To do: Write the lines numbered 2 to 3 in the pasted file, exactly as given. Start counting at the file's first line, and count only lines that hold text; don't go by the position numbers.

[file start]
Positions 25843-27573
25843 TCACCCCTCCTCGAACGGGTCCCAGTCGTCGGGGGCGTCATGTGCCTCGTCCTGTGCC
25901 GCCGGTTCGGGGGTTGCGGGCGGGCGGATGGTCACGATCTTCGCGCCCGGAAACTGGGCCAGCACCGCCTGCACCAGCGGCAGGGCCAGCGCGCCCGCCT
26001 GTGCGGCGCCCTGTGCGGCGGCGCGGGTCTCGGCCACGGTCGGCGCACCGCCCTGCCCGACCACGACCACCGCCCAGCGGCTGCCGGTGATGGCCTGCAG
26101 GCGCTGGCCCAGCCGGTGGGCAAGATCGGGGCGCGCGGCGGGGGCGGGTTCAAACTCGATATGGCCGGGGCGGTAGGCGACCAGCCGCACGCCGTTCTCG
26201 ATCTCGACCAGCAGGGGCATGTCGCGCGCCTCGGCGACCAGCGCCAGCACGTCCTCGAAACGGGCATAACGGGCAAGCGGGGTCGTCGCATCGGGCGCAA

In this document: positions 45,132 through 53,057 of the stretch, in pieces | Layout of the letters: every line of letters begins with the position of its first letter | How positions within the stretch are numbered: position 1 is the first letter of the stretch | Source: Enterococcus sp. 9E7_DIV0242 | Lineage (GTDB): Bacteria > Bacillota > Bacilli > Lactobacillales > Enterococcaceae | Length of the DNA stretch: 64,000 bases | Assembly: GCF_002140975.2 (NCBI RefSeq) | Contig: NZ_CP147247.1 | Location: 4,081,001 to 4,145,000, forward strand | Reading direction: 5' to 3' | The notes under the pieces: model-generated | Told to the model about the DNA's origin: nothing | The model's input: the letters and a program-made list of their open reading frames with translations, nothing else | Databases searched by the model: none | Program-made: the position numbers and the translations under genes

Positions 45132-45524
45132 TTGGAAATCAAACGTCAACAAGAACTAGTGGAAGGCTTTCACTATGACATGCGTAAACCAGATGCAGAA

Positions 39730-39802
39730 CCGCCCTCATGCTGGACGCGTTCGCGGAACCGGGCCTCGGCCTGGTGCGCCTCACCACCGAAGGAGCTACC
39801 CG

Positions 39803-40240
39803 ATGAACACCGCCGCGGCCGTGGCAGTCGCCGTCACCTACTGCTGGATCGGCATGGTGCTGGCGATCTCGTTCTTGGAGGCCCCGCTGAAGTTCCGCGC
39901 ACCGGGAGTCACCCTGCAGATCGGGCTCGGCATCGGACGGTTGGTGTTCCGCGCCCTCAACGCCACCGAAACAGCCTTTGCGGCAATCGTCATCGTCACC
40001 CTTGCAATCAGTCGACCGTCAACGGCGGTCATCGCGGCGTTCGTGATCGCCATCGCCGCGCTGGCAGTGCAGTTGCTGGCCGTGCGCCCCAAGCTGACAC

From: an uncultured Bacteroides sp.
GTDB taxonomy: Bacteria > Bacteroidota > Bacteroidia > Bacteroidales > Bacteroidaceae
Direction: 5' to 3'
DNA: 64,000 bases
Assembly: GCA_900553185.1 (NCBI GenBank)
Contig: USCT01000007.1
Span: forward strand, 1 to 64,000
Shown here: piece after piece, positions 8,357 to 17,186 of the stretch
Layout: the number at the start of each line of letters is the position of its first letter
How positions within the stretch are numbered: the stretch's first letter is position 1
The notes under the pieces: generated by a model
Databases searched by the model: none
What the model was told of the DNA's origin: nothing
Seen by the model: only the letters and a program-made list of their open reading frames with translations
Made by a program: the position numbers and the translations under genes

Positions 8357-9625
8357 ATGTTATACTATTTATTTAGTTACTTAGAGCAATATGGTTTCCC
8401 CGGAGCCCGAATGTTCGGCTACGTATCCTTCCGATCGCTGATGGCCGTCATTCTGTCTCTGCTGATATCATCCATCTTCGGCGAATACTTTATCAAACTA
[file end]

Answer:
25843 TCACCCCTCCTCGAACGGGTCCCAGTCGTCGGGGGCGTCATGTGCCTCGTCCTGTGCC
25901 GCCGGTTCGGGGGTTGCGGGCGGGCGGATGGTCACGATCTTCGCGCCCGGAAACTGGGCCAGCACCGCCTGCACCAGCGGCAGGGCCAGCGCGCCCGCCT